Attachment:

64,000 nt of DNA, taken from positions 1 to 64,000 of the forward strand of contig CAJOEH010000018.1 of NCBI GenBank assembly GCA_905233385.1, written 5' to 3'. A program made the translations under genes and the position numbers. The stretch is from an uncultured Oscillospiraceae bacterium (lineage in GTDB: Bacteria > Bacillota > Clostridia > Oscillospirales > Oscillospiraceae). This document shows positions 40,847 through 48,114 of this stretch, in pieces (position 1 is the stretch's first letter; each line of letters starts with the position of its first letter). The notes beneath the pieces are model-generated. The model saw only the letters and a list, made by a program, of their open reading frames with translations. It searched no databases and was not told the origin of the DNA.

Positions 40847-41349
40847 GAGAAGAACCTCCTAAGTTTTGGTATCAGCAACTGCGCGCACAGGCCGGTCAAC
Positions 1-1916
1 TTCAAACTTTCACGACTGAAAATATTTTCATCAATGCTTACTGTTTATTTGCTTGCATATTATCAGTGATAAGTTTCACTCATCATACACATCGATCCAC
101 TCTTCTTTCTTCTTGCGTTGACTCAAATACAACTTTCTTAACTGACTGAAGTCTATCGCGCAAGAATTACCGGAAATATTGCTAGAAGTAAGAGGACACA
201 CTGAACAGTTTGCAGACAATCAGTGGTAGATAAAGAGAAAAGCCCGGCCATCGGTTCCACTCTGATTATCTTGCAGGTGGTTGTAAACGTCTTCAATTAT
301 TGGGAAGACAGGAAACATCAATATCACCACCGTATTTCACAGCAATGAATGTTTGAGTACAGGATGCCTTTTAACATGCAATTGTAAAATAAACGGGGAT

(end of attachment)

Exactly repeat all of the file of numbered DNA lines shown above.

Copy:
64,000 nt of DNA, taken from positions 1 to 64,000 of the forward strand of contig CAJOEH010000018.1 of NCBI GenBank assembly GCA_905233385.1, written 5' to 3'. A program made the translations under genes and the position numbers. The stretch is from an uncultured Oscillospiraceae bacterium (lineage in GTDB: Bacteria > Bacillota > Clostridia > Oscillospirales > Oscillospiraceae). This document shows positions 40,847 through 48,114 of this stretch, in pieces (position 1 is the stretch's first letter; each line of letters starts with the position of its first letter). The notes beneath the pieces are model-generated. The model saw only the letters and a list, made by a program, of their open reading frames with translations. It searched no databases and was not told the origin of the DNA.

Positions 40847-41349
40847 GAGAAGAACCTCCTAAGTTTTGGTATCAGCAACTGCGCGCACAGGCCGGTCAAC
Positions 1-1916
1 TTCAAACTTTCACGACTGAAAATATTTTCATCAATGCTTACTGTTTATTTGCTTGCATATTATCAGTGATAAGTTTCACTCATCATACACATCGATCCAC
101 TCTTCTTTCTTCTTGCGTTGACTCAAATACAACTTTCTTAACTGACTGAAGTCTATCGCGCAAGAATTACCGGAAATATTGCTAGAAGTAAGAGGACACA
201 CTGAACAGTTTGCAGACAATCAGTGGTAGATAAAGAGAAAAGCCCGGCCATCGGTTCCACTCTGATTATCTTGCAGGTGGTTGTAAACGTCTTCAATTAT
301 TGGGAAGACAGGAAACATCAATATCACCACCGTATTTCACAGCAATGAATGTTTGAGTACAGGATGCCTTTTAACATGCAATTGTAAAATAAACGGGGAT